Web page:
It is often the case to receive a call in the middle of the night or walk into the office and find out a server which failed due to hardware problems.
What is mcelog?
From the project site description
mcelog decodes machine check events (hardware errors) on x86-64 machines running a 64-bit Linux kernel. It should be run regularly as a cron job on any x86-64 Linux system (if it is not in the default packages on your x86-64 distribution, please complain to your distributor). It can also decode machine check panic messages from console logs.
Now before we go on, it is important to understand what MCE is
MCE stands for Machine Check Exception, which is nothing but an AMD/Intel 64bit feature that allows to detect unrecoverable hardware problem such as “Communication errors between the motherboard and the CPU, CPU cache errors, Memory ECC erros etc..”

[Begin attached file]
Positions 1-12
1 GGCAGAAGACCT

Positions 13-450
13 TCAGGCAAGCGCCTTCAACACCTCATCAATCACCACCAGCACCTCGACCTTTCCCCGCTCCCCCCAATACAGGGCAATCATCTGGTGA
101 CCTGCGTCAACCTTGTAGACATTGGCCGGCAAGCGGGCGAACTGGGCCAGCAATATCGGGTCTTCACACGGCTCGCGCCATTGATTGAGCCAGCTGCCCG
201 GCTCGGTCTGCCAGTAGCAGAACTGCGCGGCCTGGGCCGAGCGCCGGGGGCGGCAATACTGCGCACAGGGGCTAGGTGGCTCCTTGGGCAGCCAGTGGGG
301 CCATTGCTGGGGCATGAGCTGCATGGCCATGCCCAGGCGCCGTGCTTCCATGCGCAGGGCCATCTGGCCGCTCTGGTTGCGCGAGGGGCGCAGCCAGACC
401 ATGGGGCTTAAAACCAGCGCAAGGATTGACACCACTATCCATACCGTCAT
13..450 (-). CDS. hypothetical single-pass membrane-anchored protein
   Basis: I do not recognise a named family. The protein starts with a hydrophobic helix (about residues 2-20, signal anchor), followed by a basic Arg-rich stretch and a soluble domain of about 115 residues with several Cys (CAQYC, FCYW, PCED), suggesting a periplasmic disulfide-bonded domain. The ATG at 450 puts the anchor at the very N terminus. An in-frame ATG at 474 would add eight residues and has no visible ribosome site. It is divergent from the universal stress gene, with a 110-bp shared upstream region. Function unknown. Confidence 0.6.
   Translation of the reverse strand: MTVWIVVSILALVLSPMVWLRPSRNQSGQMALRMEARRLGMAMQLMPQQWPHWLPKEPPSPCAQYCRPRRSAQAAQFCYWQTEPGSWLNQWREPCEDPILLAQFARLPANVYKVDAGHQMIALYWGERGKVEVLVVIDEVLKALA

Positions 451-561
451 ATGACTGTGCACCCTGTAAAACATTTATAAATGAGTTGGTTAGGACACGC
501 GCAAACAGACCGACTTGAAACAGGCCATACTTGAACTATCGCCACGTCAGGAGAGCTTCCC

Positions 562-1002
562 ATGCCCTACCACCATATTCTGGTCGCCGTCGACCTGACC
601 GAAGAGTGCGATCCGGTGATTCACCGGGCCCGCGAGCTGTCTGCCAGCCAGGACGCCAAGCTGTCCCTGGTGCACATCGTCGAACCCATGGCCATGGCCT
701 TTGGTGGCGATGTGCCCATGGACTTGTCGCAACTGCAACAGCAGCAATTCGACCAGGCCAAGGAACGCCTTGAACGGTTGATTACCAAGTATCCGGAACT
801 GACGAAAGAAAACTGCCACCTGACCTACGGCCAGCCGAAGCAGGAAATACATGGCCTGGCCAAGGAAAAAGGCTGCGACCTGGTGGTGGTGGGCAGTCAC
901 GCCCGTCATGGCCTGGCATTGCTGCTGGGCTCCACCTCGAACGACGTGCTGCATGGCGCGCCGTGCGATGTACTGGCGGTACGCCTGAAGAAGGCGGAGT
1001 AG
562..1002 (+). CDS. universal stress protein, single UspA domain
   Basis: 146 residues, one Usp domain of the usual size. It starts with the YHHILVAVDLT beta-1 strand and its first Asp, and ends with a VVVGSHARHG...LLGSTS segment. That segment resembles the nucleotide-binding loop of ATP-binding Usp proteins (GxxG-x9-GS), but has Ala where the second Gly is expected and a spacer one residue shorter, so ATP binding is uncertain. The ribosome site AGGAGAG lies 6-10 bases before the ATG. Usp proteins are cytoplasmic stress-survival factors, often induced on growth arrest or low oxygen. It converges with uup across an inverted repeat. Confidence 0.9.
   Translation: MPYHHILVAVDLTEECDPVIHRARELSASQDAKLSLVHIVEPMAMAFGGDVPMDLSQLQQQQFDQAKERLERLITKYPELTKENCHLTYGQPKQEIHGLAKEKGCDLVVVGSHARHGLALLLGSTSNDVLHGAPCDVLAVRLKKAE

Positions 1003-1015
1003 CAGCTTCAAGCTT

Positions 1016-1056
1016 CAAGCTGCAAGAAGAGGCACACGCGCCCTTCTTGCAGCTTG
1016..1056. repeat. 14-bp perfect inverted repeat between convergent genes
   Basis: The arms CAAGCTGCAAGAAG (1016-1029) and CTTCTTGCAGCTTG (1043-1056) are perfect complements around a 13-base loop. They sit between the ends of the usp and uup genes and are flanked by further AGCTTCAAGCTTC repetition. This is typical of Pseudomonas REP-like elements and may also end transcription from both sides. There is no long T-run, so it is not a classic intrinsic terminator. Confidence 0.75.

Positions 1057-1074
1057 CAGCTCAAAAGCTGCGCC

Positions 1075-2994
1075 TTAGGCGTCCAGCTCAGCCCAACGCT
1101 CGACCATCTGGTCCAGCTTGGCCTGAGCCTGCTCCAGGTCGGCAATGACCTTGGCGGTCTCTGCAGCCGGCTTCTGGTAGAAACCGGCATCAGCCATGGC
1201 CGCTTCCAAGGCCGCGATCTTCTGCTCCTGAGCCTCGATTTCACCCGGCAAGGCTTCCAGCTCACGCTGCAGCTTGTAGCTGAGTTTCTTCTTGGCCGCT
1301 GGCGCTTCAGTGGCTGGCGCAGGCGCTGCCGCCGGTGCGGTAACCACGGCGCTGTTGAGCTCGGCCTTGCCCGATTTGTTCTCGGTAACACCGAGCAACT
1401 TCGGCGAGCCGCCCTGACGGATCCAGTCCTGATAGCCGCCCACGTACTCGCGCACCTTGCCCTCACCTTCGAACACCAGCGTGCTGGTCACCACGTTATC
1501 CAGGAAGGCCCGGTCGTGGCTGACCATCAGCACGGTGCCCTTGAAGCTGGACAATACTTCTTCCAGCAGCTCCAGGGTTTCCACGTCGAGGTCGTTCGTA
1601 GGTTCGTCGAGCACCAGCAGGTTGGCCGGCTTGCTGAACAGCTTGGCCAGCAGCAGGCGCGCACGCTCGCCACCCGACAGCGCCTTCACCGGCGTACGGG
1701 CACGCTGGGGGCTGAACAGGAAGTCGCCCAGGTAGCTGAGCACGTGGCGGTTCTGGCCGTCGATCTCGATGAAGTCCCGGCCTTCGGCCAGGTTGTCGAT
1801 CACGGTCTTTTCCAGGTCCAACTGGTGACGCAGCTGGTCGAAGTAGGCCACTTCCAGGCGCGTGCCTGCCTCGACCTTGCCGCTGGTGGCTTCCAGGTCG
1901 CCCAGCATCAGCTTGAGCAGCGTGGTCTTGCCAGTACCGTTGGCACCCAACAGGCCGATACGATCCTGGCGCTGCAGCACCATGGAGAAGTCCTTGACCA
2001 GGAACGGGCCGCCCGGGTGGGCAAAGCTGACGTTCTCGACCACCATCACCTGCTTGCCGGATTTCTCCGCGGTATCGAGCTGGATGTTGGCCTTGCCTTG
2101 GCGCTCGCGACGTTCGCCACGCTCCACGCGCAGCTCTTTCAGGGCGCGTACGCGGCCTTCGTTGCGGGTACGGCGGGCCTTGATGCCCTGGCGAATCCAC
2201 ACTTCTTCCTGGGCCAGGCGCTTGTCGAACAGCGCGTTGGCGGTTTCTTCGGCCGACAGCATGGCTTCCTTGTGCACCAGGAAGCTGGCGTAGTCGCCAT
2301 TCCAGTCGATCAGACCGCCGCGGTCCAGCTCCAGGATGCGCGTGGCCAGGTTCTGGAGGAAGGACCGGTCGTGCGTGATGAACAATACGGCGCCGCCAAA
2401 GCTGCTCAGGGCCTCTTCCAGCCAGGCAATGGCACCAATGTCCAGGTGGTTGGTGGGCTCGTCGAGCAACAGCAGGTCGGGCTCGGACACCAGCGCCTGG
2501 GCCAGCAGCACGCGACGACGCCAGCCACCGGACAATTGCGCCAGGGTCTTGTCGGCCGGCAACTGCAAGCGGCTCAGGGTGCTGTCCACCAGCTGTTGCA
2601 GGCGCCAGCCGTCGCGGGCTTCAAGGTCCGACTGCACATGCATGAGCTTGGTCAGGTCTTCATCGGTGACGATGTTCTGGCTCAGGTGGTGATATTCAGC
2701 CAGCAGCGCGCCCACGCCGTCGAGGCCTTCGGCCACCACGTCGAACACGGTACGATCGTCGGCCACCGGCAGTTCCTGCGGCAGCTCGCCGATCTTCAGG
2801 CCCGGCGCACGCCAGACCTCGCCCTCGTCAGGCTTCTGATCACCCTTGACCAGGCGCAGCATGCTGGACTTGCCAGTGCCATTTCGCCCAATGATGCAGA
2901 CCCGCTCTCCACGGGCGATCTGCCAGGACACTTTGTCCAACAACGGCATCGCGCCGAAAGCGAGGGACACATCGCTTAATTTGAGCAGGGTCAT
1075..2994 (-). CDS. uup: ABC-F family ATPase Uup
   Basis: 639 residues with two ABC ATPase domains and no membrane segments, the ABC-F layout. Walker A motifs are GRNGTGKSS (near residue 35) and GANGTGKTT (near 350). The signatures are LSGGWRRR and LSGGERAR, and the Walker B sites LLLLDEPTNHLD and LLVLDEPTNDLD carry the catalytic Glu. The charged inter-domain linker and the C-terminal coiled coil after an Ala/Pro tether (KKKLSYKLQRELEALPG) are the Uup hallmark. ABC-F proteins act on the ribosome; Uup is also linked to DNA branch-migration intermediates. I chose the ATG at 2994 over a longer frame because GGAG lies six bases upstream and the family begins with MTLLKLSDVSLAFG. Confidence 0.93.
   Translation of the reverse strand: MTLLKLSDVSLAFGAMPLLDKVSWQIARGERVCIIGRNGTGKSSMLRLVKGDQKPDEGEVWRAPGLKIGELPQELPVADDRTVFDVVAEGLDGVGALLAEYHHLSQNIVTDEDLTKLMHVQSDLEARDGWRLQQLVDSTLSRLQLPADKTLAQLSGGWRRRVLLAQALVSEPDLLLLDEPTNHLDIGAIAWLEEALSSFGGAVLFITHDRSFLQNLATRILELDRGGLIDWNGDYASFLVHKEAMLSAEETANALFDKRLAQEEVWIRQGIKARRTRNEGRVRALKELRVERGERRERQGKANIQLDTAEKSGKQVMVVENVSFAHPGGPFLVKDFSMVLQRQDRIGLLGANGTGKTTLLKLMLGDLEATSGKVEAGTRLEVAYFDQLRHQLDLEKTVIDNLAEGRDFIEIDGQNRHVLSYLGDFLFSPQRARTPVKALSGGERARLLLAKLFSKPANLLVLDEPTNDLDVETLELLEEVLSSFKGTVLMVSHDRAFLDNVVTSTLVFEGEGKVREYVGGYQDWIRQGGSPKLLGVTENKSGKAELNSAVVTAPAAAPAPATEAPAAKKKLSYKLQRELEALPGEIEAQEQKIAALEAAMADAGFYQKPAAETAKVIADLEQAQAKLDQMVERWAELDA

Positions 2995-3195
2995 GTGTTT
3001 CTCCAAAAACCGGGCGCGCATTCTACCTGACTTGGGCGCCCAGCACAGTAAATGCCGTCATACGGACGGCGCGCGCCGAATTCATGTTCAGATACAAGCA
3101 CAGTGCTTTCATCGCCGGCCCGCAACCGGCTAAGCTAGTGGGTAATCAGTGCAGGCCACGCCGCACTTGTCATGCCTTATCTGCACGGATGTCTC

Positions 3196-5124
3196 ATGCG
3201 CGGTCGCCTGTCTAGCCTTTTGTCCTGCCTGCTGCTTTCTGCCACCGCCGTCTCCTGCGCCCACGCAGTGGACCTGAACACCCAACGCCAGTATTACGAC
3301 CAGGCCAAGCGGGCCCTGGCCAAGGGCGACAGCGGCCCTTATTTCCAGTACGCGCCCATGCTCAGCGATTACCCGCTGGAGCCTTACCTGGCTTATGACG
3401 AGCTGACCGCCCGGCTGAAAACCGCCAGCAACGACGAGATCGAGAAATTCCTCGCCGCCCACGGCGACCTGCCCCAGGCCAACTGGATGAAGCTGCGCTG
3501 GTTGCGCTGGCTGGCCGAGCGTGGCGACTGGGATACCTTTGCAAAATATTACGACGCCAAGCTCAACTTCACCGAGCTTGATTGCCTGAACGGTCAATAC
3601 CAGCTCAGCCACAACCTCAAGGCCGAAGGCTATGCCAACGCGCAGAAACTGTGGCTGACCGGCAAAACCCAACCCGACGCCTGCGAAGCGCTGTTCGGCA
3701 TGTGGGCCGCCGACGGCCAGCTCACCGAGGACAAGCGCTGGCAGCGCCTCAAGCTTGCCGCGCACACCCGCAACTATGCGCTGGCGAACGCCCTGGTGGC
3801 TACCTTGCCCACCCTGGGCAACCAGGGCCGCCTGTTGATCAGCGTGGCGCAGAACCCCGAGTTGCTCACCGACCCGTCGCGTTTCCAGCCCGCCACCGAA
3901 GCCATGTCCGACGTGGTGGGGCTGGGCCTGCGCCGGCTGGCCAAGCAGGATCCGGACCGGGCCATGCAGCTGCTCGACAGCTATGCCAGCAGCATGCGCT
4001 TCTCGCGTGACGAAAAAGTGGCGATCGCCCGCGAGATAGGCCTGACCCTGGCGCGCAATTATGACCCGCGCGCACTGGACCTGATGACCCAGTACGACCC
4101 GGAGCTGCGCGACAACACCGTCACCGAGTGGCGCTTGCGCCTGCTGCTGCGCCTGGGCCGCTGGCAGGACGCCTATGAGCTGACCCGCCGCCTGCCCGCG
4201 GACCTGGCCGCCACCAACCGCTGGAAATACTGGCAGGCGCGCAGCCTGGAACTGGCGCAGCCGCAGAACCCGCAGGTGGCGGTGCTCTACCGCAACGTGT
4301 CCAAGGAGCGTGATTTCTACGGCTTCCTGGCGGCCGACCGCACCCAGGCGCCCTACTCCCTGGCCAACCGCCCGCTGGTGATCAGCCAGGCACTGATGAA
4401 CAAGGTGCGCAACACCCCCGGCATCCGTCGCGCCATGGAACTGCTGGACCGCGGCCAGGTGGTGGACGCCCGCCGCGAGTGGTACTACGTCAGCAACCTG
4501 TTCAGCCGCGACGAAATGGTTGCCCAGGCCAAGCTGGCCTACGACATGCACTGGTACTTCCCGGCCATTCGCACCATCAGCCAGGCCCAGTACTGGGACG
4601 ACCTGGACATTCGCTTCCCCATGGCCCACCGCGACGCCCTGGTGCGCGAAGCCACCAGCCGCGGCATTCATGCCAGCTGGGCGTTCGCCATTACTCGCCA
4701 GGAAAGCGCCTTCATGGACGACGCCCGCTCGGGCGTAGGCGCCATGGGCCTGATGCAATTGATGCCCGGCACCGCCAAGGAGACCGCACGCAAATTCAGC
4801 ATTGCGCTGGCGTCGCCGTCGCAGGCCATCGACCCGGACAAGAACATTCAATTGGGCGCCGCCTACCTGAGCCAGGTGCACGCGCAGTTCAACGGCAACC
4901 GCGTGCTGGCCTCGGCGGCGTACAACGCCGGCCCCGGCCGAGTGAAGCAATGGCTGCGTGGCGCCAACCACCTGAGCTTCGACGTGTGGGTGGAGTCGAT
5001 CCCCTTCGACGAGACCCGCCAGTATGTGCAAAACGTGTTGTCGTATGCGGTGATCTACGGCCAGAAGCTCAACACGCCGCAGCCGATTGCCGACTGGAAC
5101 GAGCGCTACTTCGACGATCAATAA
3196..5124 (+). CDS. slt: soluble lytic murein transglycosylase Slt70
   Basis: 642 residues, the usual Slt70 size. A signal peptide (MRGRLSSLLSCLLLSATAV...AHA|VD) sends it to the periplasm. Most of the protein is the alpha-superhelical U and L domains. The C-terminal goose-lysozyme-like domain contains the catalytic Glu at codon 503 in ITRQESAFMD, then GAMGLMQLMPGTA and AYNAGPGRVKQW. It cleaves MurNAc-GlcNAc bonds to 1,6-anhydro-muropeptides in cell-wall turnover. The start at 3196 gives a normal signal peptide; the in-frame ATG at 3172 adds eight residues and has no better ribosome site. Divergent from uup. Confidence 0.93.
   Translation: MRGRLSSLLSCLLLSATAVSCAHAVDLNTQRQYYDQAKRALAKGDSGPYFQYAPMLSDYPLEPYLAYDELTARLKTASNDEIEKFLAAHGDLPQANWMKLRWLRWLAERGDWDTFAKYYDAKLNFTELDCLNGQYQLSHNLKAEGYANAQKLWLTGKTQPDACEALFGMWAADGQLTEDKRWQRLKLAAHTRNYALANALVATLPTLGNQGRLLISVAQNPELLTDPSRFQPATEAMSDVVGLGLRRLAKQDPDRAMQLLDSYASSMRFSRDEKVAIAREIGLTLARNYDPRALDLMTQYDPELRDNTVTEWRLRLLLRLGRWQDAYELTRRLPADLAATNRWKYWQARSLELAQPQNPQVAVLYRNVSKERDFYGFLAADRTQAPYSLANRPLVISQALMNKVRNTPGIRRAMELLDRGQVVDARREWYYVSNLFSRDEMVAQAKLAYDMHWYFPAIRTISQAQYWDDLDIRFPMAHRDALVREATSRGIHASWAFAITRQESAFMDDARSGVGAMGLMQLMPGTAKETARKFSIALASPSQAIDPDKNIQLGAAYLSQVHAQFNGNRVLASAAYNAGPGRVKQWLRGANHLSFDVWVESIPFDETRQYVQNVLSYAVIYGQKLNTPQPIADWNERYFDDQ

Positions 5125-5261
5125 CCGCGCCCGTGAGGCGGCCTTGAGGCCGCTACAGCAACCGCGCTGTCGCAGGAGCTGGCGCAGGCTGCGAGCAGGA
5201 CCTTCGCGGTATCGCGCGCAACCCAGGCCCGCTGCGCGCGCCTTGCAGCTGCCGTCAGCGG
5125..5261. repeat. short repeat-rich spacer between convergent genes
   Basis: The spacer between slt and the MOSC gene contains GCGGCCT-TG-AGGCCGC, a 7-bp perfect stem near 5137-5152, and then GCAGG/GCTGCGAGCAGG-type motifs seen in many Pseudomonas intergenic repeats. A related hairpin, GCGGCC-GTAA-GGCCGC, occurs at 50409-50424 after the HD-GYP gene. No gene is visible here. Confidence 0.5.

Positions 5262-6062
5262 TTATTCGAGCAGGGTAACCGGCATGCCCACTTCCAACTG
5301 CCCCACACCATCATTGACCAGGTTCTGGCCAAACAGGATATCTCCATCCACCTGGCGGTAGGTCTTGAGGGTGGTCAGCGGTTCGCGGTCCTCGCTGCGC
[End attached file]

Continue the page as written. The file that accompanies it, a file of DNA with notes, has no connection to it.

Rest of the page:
A common MCE log error would look like this
CPU 0: Machine Check Exception: 0000000400000000<0> fault: 0000 CPU: 0 EIP: 0010:[mcheck_fault+225⁄336] EFLAGS: 00010246 eax: 00000115 ebx: 72000000 ecx: 00000405 edx: 72000000 esi: 00000004 edi: 00000003 ebp: 00000115 esp: c3187f94 ds: 0018 es: 0018 ss: 0018
A program like syslogd will write the message to the console or to the kernel log; if the machine crashes, then only to the console.
mcelog will therefore “decode” those machine event errors, which are saved in the special kernel buffer /dev/mcelog.
Work with mcelog
mcelog should be run as a cron
/usr/sbin/mcelog –generic –ignorenodev –filter >> /var/log/mcelog
Make sure to check the man page of mcelog for all the options.
I would recommend setting up a script to email you in case of alerts or even why not “pipe your mcelog through a socket“
That’s it. Hopefully from now, you can catch system, hardware errors before a kernel panic :-)